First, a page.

Reforming the NSA [Letter]

The implications of your editorial on proposed reforms to the National Security Agency are scurrilous and highly offensive ("Who will watch the watchers?" March 25).

Since its inception in 1952, the NSA has possessed a highly moral, patriotic workforce dedicated to following the rules. They are overly conscientious about citizens' privacy rights and overly conscientious concerning any warrant they would send to the FISA court.

Since CIA leaker Edward Snowden's acts of treason, it has become de rigueur to assume the NSA is spying on innocent citizens, listening in on their phone calls, trampling civil liberties and otherwise running amok. All this is without a sliver of evidence.

This was undoubtedly the intent of Mr. Snowden and whoever is actually behind him. It has been easy for Mr. Snowden and his journalist cohorts to condition Americans to believe this. The vast majority of people are already frightened of what their cyber footprints may be revealing. Since the Internet is such an amorphous mass, they can't put their finger on whom to blame. The NSA is a convenient scapegoat – even though it is probably the only entity on the Internet that is not actually profiling them.

The importance of a robust, agile and responsive intelligence collection system in these treacherous times is clear. You are right that "the NSA insists that it needs access to massive amounts of electronic data in order to analyze calling patterns that might be linked to suspected terrorists," and any researcher knows that the richer the data set, the richer the result.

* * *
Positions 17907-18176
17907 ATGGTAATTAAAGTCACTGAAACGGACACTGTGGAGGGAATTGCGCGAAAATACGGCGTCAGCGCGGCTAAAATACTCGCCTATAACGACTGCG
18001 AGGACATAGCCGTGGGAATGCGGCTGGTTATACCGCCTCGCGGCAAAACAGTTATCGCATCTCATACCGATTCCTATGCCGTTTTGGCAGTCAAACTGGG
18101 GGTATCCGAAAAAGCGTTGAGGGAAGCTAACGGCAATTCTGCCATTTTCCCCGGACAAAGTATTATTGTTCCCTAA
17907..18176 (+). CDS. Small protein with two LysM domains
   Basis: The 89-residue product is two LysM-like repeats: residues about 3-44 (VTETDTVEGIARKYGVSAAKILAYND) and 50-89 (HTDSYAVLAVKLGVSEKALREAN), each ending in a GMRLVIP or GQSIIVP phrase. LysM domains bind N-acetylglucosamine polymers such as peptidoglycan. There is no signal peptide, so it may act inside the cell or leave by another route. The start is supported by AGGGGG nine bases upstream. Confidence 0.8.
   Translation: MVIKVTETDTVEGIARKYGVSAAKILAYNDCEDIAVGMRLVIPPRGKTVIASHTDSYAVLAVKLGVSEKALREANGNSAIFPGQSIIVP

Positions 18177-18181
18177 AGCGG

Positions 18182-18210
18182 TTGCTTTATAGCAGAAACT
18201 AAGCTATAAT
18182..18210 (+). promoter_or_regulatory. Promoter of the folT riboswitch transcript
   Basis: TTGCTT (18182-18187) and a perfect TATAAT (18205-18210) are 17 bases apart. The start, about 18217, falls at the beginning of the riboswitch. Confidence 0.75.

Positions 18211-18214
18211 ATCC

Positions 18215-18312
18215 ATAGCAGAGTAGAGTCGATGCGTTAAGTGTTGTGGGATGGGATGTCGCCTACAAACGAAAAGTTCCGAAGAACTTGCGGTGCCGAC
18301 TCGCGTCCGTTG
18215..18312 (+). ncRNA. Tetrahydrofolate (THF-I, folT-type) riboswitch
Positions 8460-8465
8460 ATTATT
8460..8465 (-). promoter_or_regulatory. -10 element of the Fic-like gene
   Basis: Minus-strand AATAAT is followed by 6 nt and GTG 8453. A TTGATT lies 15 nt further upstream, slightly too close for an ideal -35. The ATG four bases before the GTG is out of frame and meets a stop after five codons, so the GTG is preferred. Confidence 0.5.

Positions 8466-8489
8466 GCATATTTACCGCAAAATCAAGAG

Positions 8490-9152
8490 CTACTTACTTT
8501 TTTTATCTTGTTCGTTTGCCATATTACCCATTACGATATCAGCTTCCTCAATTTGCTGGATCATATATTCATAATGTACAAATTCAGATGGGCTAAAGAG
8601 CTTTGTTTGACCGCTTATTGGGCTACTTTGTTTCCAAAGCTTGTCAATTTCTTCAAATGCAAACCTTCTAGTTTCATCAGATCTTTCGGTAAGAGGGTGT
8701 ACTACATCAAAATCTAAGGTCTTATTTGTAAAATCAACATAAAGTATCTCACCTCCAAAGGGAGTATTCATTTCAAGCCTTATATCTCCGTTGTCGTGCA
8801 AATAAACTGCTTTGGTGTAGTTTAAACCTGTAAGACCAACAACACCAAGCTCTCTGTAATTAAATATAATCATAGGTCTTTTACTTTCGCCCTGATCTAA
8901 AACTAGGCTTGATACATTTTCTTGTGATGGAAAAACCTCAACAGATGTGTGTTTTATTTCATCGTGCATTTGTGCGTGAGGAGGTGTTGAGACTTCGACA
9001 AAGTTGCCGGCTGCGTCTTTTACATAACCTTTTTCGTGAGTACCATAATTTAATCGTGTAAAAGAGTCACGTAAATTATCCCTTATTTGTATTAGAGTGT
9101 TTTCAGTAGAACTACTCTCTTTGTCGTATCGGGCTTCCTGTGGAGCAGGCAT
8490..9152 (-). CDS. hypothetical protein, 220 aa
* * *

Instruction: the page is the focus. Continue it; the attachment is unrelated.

Even Mr. Snowden recognized this when he took a lower-paying job in order to get greater access to U.S. intelligence capabilities. This allowed him to "scrape" everything in sight and do maximal damage to the U.S. intelligence apparatus.

But your suggestion that NSA analysts would hack into telephone companies when restricted from doing so by law is both unconscionable and unfounded. Your further suggestion of another leak to "watch the watchers" is irresponsible.

Rather than stay up at night worrying about an NSA analyst reading their email, citizens should be staying up at night worrying about what the NSA is missing due to the wholesale and continued destruction of our intelligence capabilities.

Eva Shidle, Ellicott City

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